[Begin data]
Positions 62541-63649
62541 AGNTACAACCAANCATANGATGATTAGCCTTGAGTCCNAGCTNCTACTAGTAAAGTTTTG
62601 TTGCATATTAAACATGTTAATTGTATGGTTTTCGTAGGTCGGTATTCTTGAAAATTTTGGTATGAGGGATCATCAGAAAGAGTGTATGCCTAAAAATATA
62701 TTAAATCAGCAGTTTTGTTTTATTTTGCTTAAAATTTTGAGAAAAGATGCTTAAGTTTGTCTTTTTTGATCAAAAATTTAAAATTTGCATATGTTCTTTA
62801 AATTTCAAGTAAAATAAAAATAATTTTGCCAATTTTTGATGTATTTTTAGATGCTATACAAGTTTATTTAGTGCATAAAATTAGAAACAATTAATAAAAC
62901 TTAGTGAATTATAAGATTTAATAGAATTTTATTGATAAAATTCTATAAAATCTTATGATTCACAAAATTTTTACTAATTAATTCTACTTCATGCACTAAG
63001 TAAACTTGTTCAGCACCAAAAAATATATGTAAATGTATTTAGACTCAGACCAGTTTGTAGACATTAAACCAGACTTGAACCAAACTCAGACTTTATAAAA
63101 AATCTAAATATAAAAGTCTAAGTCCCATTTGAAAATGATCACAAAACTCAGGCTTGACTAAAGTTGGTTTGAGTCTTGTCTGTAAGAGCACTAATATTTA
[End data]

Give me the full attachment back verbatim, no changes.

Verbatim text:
Positions 62541-63649
62541 AGNTACAACCAANCATANGATGATTAGCCTTGAGTCCNAGCTNCTACTAGTAAAGTTTTG
62601 TTGCATATTAAACATGTTAATTGTATGGTTTTCGTAGGTCGGTATTCTTGAAAATTTTGGTATGAGGGATCATCAGAAAGAGTGTATGCCTAAAAATATA
62701 TTAAATCAGCAGTTTTGTTTTATTTTGCTTAAAATTTTGAGAAAAGATGCTTAAGTTTGTCTTTTTTGATCAAAAATTTAAAATTTGCATATGTTCTTTA
62801 AATTTCAAGTAAAATAAAAATAATTTTGCCAATTTTTGATGTATTTTTAGATGCTATACAAGTTTATTTAGTGCATAAAATTAGAAACAATTAATAAAAC
62901 TTAGTGAATTATAAGATTTAATAGAATTTTATTGATAAAATTCTATAAAATCTTATGATTCACAAAATTTTTACTAATTAATTCTACTTCATGCACTAAG
63001 TAAACTTGTTCAGCACCAAAAAATATATGTAAATGTATTTAGACTCAGACCAGTTTGTAGACATTAAACCAGACTTGAACCAAACTCAGACTTTATAAAA
63101 AATCTAAATATAAAAGTCTAAGTCCCATTTGAAAATGATCACAAAACTCAGGCTTGACTAAAGTTGGTTTGAGTCTTGTCTGTAAGAGCACTAATATTTA